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Foreign investors rush into Pakistan, with inflows surging 200% in first half of the year

Foreign investors rush into Pakistan, with inflows surging 200% in first half of the year Pakistan has seen unprecedented inflows of foreign money this year. Global investors bought 1-year bonds worth $642 million in November alone.

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That is expected to reach a record $3 billion by the end of the fiscal year as investors are lured by high interest rates and promises of economic reform.

According to Abdul Hafeez Shaikh, financial adviser to Prime Minister Imran Khan, foreign direct investment surged 200 percent in the first half of 2019. Stocks have also risen, with the main Karachi stock index up by 13 percent over the past month, making it the best-performing stock exchange of the 94 tracked by Bloomberg.

“A double-digit yield on a cheap currency is a good value trade in itself,” Charles Robertson from Renaissance Capital told Deutsche Welle. “I would recommend investors keep buying Pakistan while it offers double-digit interest rates,” he said.

Robertson added that even central bank rate cuts of a few percent would still make Pakistan interesting. “The current policy choices of Pakistan offer the country the best chance of getting onto a sustainable growth path. Borrowing costs are lower thanks to foreign investors buying government debt.”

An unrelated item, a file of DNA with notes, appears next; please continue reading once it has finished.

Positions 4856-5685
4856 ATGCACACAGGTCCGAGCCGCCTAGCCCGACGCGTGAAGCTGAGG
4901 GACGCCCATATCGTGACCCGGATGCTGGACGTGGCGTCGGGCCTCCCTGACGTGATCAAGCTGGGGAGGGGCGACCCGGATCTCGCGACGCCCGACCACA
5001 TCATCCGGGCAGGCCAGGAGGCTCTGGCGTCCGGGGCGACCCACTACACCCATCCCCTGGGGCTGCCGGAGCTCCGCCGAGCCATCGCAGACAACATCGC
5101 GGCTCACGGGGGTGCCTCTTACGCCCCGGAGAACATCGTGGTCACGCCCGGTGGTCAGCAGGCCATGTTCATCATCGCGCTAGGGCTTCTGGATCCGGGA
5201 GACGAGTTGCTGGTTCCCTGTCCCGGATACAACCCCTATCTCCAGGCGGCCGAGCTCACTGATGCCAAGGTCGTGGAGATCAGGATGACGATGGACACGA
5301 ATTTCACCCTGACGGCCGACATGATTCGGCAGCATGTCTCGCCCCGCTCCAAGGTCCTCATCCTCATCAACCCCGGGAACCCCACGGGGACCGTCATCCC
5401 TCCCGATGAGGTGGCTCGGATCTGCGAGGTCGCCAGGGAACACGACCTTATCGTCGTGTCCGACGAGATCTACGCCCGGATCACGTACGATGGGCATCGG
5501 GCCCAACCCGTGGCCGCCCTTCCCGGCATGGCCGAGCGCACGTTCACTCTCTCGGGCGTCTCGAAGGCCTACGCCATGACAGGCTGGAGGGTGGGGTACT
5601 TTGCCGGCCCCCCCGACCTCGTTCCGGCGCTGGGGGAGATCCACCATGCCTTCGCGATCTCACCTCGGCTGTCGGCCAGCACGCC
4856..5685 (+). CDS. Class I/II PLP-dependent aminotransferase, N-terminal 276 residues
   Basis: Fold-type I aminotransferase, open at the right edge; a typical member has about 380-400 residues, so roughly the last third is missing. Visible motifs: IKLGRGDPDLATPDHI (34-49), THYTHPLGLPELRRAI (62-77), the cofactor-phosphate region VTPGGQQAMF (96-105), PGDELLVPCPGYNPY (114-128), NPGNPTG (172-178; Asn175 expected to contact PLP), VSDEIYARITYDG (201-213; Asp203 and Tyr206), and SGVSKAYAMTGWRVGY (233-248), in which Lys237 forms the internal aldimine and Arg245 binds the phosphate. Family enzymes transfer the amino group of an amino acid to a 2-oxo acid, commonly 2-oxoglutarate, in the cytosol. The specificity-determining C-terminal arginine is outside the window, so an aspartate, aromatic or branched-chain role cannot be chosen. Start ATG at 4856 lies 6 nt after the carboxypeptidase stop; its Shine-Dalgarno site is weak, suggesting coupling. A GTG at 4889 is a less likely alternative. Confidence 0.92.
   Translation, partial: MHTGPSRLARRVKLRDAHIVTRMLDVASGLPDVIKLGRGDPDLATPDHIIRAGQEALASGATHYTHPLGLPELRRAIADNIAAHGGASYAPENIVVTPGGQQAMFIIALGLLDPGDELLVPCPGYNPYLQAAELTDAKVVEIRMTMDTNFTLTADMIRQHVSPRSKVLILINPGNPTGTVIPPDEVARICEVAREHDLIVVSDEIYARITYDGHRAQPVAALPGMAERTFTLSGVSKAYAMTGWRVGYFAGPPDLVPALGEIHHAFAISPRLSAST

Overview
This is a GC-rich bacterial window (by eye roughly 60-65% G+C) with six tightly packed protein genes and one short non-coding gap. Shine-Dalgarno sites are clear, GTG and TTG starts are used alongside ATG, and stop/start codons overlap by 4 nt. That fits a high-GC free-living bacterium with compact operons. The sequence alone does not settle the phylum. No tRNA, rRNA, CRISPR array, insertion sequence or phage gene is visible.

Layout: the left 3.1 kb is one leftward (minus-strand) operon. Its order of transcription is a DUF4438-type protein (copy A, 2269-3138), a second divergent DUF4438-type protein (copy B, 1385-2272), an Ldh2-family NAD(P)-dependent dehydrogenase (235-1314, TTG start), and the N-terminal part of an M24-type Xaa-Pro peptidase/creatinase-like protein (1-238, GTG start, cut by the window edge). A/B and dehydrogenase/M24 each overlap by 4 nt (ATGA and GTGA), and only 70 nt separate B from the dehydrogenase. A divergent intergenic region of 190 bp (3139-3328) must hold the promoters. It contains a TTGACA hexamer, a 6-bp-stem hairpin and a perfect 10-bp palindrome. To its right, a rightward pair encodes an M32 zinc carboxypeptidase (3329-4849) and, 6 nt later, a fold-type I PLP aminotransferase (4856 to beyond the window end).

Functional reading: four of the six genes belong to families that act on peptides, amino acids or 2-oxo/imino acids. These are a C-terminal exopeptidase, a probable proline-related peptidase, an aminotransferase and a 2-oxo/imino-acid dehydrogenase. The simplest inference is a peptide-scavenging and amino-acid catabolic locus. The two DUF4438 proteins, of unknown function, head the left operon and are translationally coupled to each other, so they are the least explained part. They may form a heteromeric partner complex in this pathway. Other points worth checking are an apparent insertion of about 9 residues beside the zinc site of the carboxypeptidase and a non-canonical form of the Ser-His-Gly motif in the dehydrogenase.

Central bank data showed that of 1-year papers bought in November, 55 percent were from the UK and 44 percent from the US.

Habib Bank CEO Muhammad Aurangzeb said that Pakistan plans to issue $1 billion worth of ‘Panda bonds’ in the first quarter of 2020 in the Chinese market for the first time in yuan. A Panda bond is a Chinese renminbi-denominated bond from a non-Chinese issuer, sold in China.

This week, Moody’s upgraded Pakistan’s credit outlook from negative to stable, saying the financial situation is on a path of improvement. It also expressed hope that the help from the International Monetary Fund (IMF) will mitigate the risks to its economy. Last month, Islamabad secured another tranche from the IMF as part of a $450-million loan package.

The experts at Moody’s said the country’s economic recovery reduces “external vulnerability risks,” but warned that “foreign exchange reserve buffers remain low and will take time to rebuild.”

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